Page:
The Faculty’s research agenda tackles the challenges of change in urban environments at all scales. Our research strengths reflect multi-faceted professional foundations in a mix unique in Australia in its combination of disciplines such as architecture, landscape architecture, construction, property, planning, industrial and urban design.

UNSW Built Environment is internationally renowned for research which supports the creation of resilient, sustainable, healthy and productive cities and communities. We undertake research across all scales, from entire regions and cities, to the smallest room and the objects within it. Our research expertise is similarly broad and inclusive, covering:

  • city planning, spatial analysis and urban design;
  • architecture and landscape architecture;
  • construction management and building;
  • interior design and industrial design.

Through partnerships with industry, professional and community groups, we focus our energies on the challenges and opportunities facing those who design, build, manage and inhabit the built environment. The methods we use to do this range from large-scale computational and mathematical approaches, to highly nuanced philosophical or artistic approaches. We are especially committed to research which supports wellbeing, social justice, equity and access.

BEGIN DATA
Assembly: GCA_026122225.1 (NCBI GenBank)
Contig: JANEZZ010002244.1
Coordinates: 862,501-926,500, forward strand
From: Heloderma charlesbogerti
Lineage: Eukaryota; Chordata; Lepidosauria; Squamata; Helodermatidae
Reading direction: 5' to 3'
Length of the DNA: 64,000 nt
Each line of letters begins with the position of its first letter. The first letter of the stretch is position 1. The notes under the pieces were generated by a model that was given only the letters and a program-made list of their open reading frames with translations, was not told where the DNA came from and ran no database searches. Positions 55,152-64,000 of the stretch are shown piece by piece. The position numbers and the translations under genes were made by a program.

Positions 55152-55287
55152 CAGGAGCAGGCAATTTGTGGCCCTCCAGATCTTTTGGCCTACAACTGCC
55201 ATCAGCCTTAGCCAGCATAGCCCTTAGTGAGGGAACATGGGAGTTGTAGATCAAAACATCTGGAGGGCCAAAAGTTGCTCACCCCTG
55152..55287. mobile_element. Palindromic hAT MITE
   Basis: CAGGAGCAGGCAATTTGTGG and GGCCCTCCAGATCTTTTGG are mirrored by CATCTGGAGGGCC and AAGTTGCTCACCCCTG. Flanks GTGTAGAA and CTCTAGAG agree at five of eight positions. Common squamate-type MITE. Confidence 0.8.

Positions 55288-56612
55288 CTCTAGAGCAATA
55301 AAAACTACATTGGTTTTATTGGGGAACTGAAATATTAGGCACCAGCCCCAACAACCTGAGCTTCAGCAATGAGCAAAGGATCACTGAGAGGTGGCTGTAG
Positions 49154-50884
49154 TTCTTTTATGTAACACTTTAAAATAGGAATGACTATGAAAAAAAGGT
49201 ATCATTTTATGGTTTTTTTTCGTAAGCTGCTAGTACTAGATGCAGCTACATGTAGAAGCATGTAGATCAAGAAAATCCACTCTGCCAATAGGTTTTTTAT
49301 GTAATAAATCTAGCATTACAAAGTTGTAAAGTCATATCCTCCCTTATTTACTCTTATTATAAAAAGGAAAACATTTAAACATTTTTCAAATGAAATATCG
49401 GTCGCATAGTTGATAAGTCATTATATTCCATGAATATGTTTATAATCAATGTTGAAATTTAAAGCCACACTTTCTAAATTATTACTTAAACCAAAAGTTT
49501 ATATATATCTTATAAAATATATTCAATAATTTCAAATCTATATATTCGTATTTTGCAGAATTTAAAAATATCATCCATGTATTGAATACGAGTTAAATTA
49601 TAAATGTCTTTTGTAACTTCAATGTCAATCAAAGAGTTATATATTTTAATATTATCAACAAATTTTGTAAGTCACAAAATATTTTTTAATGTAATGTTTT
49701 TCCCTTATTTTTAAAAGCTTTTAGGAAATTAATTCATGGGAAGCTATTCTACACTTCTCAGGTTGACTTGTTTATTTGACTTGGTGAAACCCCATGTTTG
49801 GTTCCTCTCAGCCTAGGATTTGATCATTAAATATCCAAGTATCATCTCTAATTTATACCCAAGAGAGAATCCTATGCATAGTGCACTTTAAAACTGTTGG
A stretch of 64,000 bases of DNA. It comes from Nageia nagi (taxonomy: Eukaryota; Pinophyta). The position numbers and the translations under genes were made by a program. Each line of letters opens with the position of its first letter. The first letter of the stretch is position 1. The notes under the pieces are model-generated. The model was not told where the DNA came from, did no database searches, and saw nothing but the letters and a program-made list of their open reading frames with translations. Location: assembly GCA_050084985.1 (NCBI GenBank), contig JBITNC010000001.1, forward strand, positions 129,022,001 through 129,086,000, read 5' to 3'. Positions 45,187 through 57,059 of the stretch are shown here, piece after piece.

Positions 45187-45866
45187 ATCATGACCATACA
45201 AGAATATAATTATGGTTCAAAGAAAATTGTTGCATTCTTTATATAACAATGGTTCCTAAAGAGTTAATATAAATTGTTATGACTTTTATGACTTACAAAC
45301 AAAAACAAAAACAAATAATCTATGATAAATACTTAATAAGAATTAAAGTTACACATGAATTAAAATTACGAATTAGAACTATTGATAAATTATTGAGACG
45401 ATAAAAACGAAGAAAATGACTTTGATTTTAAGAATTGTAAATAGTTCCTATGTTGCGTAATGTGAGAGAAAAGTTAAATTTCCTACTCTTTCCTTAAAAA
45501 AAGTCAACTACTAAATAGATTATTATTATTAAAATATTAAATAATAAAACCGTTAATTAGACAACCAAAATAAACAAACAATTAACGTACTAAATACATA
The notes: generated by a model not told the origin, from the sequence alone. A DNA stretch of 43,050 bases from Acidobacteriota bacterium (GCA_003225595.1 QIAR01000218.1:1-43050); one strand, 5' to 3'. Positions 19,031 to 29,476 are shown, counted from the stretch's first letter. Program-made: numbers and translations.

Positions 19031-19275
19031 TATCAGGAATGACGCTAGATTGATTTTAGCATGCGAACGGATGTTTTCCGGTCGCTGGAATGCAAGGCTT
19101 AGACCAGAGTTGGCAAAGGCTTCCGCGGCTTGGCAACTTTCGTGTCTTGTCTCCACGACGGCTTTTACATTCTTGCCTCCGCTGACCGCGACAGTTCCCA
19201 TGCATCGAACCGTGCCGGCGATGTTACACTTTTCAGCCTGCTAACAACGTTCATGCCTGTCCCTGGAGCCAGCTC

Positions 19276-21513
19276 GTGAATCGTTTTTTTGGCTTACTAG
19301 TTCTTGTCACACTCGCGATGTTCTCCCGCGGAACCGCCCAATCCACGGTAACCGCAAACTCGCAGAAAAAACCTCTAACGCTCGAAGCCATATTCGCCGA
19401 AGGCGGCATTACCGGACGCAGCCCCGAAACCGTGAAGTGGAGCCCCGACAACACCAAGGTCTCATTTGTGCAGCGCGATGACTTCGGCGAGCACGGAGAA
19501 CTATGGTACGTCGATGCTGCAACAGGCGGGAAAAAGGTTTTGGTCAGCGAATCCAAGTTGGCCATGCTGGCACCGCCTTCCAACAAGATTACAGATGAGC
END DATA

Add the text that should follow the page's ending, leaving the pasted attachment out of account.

The Faculty’s flagship City Futures Research Centre was founded in 2005 and today it works across four main programs of research: city analytics; city housing; city shaping and city wellbeing. Through our leadership of the Cooperative Research Centre for Low Carbon Living, UNSW Built Environment has been instrumental in addressing the major climate challenges in the world.

With almost 200 active researchers and higher degree students, UNSW Built Environment is a genuine knowledge community dedicated to excellence, engagement and impact. We would encourage you to consider joining us as a colleague, studying a research higher degree with us, or approaching us to work on collaborative research projects.

 

Professor Michael J Ostwald
Associate Dean Research